If you own an Android device, you’ll agree that connecting your device to a computer and enabling WiFi are mostly a subsequence of one another. That is, whenever you’re close enough to a Wi-Fi network and a computer, you are bound to plug your device in for charging after connecting to said Wi-Fi network or vice versa.
There is a free application on the Android Market that handles this task for you. WiFi Automatic
auto-enables Wi-Fi when your device is plugged in for charging via USB and disables it whenever it is disconnected. The app has been around for a while now. This review is for those who are still unaware of the tool and are fond of automizing their devices.
Motorola Xoom, is one of the very powerful Android devices out there running Google’s Android 3.0 Honeycomb OS powered by Nvidia’s potent Tegra chipset. That said, there’s news for owners of the Motorola Xoom Wifi
, specifically model MZ604
. The device has finally been rooted! Can’t wait? Read on for instructions on how to root the Xoom!
There are countless applications on the Android Market developed for the sole purpose of providing the user with a few moments of fun every now and then. For instance, you can easily find an that lets you kill some spare hours scribbling, doodling, drawing or sketching your thoughts on a blank canvas. Similarly, you may find certain apps that let you indulge in some fun activities with your mates dwelling a few hundred kilometers from you. Then there are a vast number of games that can keep your attention and interests captivated for prolonged hours. How about getting your hands on an app that merges all three said concepts together? If you’re fond of said genre of apps, weScribble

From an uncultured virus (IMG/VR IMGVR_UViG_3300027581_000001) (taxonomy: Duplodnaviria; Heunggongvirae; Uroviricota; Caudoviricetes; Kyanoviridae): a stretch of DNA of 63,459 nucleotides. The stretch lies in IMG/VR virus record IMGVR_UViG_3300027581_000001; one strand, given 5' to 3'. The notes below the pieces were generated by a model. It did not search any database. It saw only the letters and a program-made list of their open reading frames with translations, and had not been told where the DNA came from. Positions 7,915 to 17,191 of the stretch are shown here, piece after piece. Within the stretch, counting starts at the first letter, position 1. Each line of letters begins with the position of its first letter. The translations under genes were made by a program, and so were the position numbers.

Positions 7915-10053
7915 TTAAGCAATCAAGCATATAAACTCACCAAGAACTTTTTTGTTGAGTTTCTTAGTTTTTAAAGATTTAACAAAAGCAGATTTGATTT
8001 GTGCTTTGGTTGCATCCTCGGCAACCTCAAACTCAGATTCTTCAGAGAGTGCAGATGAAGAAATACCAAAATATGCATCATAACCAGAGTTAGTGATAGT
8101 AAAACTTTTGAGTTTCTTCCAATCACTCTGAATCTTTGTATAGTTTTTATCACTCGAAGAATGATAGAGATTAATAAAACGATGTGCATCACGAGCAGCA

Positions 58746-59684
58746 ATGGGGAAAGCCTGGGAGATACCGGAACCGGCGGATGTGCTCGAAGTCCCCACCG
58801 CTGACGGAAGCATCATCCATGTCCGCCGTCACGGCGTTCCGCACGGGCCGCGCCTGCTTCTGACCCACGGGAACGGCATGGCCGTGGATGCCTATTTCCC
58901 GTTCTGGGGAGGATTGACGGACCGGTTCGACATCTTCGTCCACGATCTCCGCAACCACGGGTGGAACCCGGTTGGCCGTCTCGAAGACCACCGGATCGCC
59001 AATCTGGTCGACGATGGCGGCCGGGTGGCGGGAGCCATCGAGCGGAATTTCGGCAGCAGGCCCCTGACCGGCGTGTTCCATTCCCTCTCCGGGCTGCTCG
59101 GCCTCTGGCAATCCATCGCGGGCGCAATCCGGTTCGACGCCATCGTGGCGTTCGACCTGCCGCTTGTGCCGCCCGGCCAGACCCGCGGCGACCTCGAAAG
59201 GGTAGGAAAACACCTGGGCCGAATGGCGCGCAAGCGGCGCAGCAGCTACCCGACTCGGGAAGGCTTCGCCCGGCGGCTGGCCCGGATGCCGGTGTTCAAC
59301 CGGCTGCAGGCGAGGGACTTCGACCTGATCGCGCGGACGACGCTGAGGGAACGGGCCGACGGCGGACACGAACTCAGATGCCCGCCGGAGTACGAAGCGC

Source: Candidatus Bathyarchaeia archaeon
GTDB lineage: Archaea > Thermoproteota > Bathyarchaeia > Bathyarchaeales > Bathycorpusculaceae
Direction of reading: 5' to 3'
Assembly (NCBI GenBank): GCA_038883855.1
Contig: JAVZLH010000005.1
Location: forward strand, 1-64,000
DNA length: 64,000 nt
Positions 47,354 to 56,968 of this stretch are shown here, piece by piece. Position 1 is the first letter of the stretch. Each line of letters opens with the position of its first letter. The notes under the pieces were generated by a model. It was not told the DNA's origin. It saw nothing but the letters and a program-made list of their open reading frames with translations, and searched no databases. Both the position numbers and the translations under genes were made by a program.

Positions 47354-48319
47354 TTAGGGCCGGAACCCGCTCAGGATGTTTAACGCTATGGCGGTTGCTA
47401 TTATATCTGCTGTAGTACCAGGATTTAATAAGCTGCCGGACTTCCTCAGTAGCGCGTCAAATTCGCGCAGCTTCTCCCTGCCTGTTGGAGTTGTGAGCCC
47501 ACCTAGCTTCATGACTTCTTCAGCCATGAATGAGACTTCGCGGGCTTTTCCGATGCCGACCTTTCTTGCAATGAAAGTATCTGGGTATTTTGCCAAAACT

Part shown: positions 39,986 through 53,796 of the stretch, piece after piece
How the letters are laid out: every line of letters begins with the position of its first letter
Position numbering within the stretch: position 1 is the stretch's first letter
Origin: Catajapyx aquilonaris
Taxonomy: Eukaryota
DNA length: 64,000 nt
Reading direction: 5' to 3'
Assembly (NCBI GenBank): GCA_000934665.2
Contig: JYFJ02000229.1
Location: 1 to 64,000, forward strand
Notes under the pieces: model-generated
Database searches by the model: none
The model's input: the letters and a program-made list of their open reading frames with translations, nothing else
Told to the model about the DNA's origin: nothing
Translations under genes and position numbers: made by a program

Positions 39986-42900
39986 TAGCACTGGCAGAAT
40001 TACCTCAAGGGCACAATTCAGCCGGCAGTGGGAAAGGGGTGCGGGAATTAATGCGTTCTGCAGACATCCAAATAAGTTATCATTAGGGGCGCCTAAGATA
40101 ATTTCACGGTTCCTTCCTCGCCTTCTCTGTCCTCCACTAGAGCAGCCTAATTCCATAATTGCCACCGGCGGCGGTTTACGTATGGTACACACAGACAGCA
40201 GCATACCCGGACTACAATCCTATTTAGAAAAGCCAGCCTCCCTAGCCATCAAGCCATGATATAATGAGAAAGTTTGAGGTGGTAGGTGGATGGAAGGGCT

is a fresh entry you might want to try out. The extremely simple and fun-to-use freeware allows Android users connected to the same Wi-Fi network to draw on a shared canvas, promising hours of fun with friends and family. Doodles galore! Perhaps, an ideal way to play tic-tac-toe with your buddies on your smartphone. The beauty of weScribble lies in the fact that it lets multiple players join in the fun, so that you can have hours of non-stop fun with your friends and family members.
What is the first thing that an avid PC user does after, say, returning home from work? That’s right. He turns on his PC. If this holds true for you and
if you own an Android device, then we have a tool designed just for you. Its called PCAutoWaker
and it is available on the Android Market for free.
The application uses the Wake-on-LAN networking standard to power on or “wake up” any computer connected to a predefined WiFi
network. It can be configured to allow Individual stations to be powered on manually as well as automatically, as soon as the Android device connects to the WiFi network.
So whenever you come back home, all you’ll have to do is connect your Android device to your local WiFi network while you’re at the door, and by the time you get to your room and your PC, it’ll be powered on and ready to be used.
Users who frequently use their Android device's camera, transferring or backing up photos and videos to a computer becomes a regular hassle that they would rather avoid. Sweet Home!
for Android (2.1 and higher) is a handy application that automatically connects to a user-specified Wi-Fi network when it is in range and starts uploading pictures and videos taken using the camera to the network drive, media center, or home computer. Suppose every time you return home with new photos or videos in your Android phone, this app will start uploading them to a shared directory as soon as it is connected to your local Wi-Fi network.
Sometimes we need to know about wifi networks available in our vicinity with all the network related information, like signal strength, max transfer rate, and encryption type. We often use a wifi stumbler that can quickly show us which wifi networks are open, encrypted with what type of techniques – WEP / WPA2, and the signal strength, among other information.